This month I was fortunate enough to sit down with Geoffrey Gaurano, founder of Gaysian podcast, which is centered on “the life of a recovering closeted person, coming of age and coming out, and the state of being simultaneously Asian and gay.” During our chat we got into the nitty-gritty of vulnerability, intersectionality, and Asian America. His podcast is more than just a vehicle for self-identity, it is an invitation to allies to join in the united fight against white supremacy.
Ethan and his artwork got on our radar, when he submitted a series of portraits for our October issue. At first glance I could see the depth and complexity of his art was palpable, and wanted to learn about his process. Ethan was gracious enough to squeeze in some time to chat in between work, school, and his painting; which he makes possible with detailed organization and keeping structured schedule. Over the course of our discussion, we got into how he developed his process of creating art; the portrait series he submitted; and the dialectic between art and science and emotion that cannot be divorced from one another.
A model, dancer, writer, artist - you do it all! What does a typical day look like for you? Yes! I often tell people who ask what I do, that I am a modern day Renaissance man because it’s hard to explain my career. At the forefront, I consider myself as a creative and an entrepreneur. My typical day ( in a pandemic) is to wake up quite early and workout and make breakfast after. I live a very active lifestyle given my careers, and so the upkeep of my body is very important to me. I usually begin my “work hours” in the early afternoon. Among being a dancer and writer, I am also a graphic designer and personal trainer, so my work hours vary from drafting designs in front of a computer, guiding clients through virtual sessions via zoom, and/or working as administration support for non-profit art orgs. By the late afternoon/early evening, I always plan to dance in some capacity as a sort of reward for getting through the day, whether it be just freestyling to a playlist or taking classes virtually or in person.By evening, I like to end the day by watching either some of my favorite Anime or writing in my journal as a way to unwind and reflect where I am mentally.
To visualize of white supremacy as a societal context, I think of a joke that writer David Foster Wallace used to open a commencement speech: “there are these two young fish swimming along; and they happen to meet an older fish, who nods to them and says ‘morning boys, how’s the water?’ And the two young fish swim on for a bit, and then eventually one looks over to the other and says “What the hell is water?” While Wallace’s intention was not to discuss the effects of living in a [global] society that functions to perpetuate white supremacy, I have co-opted it for this purpose. Discussed in part one, originally published in the Asian American Arts Zine Volume II, as members of historically undervalued groups, we often communicate to the dominating force as opposed to each other. This realization has urged me to focus on communicating to my fellow people of color and AIPA’s. I think it is necessary and urgent to speak directly to you, rather than continue to tailor discussion to the dominant group, so that some of the information can be disseminated back down to each other.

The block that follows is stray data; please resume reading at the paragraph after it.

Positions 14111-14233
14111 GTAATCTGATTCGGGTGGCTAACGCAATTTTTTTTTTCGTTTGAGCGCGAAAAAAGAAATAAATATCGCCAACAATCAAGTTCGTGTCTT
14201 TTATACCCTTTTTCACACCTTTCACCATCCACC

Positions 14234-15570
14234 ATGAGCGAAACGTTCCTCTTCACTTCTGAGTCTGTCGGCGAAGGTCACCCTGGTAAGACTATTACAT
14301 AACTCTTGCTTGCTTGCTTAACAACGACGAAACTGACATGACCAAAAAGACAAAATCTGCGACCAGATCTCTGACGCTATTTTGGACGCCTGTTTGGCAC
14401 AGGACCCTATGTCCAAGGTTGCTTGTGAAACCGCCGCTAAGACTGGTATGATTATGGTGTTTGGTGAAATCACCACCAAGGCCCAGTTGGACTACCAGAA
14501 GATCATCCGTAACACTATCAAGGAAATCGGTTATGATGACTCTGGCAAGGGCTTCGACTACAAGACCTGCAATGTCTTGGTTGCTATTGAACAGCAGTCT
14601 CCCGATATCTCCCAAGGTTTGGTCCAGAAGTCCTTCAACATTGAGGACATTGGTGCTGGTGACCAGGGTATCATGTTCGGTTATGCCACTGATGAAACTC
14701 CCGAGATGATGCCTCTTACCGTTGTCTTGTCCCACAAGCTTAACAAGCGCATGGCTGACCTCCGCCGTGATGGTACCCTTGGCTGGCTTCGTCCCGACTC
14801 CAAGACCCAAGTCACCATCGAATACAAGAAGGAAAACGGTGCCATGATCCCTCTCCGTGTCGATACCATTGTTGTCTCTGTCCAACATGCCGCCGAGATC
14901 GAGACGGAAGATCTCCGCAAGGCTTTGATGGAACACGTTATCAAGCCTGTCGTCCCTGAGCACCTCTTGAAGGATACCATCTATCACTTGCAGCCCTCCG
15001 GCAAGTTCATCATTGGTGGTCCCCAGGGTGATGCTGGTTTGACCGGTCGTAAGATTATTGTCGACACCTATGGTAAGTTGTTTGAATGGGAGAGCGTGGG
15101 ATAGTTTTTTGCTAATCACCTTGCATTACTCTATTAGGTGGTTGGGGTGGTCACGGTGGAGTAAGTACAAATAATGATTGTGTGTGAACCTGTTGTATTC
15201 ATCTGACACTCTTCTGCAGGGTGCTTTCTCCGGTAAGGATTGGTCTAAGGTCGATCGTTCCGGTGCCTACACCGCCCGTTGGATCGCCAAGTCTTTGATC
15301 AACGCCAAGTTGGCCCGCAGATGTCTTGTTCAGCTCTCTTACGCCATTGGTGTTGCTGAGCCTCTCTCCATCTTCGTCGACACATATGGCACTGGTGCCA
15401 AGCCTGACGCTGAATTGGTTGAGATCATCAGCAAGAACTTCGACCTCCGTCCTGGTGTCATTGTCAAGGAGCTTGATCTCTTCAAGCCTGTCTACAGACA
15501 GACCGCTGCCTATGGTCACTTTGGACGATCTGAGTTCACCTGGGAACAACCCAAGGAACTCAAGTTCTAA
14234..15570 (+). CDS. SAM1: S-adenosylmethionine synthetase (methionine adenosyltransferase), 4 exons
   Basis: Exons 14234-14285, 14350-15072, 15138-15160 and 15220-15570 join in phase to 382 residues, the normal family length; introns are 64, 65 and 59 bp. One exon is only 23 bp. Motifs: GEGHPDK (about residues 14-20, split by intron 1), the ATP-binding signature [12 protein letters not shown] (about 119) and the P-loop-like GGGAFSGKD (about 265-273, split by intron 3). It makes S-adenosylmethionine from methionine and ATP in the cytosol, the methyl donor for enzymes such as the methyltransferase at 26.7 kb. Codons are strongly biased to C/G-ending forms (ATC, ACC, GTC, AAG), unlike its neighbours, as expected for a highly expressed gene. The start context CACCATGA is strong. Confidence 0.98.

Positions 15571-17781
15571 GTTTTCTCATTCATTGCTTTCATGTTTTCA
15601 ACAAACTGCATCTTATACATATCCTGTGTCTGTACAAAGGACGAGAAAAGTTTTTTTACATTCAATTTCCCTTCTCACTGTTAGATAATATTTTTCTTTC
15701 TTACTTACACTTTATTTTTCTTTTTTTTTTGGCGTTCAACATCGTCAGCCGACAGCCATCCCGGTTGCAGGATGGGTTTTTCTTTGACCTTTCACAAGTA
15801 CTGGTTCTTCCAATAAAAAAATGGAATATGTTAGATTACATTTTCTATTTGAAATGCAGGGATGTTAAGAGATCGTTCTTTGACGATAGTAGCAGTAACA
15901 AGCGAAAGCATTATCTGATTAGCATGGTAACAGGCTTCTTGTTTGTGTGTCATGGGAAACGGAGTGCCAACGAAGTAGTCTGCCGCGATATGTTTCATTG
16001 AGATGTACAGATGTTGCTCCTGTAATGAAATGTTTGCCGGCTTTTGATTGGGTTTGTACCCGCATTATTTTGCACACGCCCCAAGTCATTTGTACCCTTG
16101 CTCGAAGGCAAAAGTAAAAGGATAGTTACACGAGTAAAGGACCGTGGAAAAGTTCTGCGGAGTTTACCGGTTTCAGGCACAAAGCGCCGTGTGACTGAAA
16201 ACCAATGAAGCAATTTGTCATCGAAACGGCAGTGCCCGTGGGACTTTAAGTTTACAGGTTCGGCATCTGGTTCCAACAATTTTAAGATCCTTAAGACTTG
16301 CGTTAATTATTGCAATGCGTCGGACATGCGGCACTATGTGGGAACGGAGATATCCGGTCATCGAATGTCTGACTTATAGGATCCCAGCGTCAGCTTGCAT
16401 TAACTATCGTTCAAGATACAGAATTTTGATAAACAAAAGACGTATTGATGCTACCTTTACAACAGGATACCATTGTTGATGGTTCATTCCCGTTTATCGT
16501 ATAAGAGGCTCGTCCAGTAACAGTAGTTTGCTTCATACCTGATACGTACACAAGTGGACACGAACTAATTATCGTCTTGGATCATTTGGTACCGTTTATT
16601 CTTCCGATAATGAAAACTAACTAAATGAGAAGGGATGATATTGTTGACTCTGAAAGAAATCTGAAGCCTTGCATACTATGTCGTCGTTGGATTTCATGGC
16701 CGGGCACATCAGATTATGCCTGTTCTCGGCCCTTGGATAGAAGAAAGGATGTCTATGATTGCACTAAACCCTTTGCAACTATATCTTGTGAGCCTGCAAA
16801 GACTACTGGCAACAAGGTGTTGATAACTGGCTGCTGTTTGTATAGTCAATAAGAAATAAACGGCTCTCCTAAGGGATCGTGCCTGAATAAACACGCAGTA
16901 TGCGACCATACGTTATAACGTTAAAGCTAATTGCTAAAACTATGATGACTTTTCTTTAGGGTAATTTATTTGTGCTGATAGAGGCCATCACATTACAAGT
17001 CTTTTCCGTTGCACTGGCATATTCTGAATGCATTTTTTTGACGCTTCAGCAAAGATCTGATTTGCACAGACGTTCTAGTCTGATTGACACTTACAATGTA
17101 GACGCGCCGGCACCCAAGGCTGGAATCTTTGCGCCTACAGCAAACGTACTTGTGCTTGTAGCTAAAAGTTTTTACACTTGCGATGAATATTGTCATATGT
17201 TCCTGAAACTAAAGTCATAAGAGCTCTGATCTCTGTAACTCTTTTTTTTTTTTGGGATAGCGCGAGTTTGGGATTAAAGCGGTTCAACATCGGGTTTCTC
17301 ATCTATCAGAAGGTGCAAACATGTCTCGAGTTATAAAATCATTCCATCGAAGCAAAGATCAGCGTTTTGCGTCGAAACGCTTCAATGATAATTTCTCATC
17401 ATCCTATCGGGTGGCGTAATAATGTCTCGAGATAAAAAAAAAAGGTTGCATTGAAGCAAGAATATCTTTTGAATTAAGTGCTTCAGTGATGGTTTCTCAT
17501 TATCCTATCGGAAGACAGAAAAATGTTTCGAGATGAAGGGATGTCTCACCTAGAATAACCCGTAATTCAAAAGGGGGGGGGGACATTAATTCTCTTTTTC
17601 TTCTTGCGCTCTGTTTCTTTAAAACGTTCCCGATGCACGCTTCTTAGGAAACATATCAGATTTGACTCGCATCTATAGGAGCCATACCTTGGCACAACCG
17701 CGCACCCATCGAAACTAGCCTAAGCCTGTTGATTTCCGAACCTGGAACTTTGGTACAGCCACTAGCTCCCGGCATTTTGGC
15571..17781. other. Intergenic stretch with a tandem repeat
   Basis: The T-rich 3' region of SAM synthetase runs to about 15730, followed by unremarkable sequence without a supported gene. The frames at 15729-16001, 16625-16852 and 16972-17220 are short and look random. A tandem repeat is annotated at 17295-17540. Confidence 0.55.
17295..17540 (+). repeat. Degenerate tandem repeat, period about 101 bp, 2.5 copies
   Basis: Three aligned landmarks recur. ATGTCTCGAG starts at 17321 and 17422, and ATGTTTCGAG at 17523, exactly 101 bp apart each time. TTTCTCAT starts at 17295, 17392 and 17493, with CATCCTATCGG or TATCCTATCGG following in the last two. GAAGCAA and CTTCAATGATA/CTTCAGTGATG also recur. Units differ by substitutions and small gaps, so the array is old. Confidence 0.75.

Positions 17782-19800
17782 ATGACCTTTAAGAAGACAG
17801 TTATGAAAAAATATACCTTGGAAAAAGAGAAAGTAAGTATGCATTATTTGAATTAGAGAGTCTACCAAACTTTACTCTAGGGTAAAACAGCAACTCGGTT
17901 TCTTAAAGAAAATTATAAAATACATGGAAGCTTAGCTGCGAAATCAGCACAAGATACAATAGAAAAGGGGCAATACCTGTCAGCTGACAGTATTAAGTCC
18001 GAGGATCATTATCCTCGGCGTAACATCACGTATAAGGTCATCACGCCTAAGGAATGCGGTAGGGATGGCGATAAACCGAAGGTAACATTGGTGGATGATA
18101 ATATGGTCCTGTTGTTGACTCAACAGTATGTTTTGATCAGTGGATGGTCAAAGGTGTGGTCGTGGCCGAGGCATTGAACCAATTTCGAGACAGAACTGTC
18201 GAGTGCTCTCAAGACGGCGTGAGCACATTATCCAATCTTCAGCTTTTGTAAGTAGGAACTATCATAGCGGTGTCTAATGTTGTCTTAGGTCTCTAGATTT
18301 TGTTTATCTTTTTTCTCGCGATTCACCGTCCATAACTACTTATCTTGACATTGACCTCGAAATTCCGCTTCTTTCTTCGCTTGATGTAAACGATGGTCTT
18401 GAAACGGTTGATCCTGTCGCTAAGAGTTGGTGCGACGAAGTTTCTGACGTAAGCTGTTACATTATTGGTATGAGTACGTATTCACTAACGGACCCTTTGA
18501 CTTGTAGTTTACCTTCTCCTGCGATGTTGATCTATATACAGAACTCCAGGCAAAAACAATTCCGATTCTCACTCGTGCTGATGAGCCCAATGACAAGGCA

Food in Asian culture is more than just sustenance, especially during the holiday season. Many dishes are a taste of home. Sometimes a home you no longer live in, sometimes a home you've never been to... always a home you miss. First-generation-ers, immigrants, Dreamers, Adoptees; we're all Asian, we're all American.
Southeast Asian Inspired: Tiffy Cooks, Website: tiffycooks.com, Instagram: @tiffy.cooksQUOTE & PICTURE FROM TIFFYCOOKS.COM: “After graduating, my fiancé and I decided to take a 4-month break and traveled around South East Asia. Once I got there, I instantly fell in love with the street food culture, and we were eating 8-9 meals a day because I knew once I was back home, I needed to recreate all these recipes.”
I still catch myself seeking the approval of people who do not wish me to succeed. Whether it be unhealthy friendships, the “cool” kids on campus, or to be validated in Eurocentric spaces. It's exhausting, like swimming upstream to meet them at their understanding; but the current is strong and it feels like I’ll drown … Continue reading A Preference for Breathing
Reviewing Brian Kim’s submission, My Asian American Typecast, I found myself snapping my fingers at certain lines, laughing at others; and was left feeling inspired by the conviction and vulnerability present in his piece. I was fortunate enough to have the opportunity to pick his brain four a couple hours. Our discussion touched on a … Continue reading Stepping Up to the Plate: Interview with actor Brian Kim
A Monopoly on the Beauty Standard in a World of Professionalism In a world of evolving beauty standards, each generation creates a new narrative for what it means to be “professional.” More and more young adults are embracing their culture, and simultaneously searching for jobs. In South Asia, nose piercings have been a cultural norm … Continue reading Asian Aesthetics on European Faces
Growing up, the dinner table at my parent’s house always felt like a space where most of the meals came from family recipes, passed down. As an Asian American kid, only eating from these family recipes felt so restricting and unadventurous. When I finally went to university, I had all this freedom to eat anything … Continue reading The Dinner Table/Family Recipes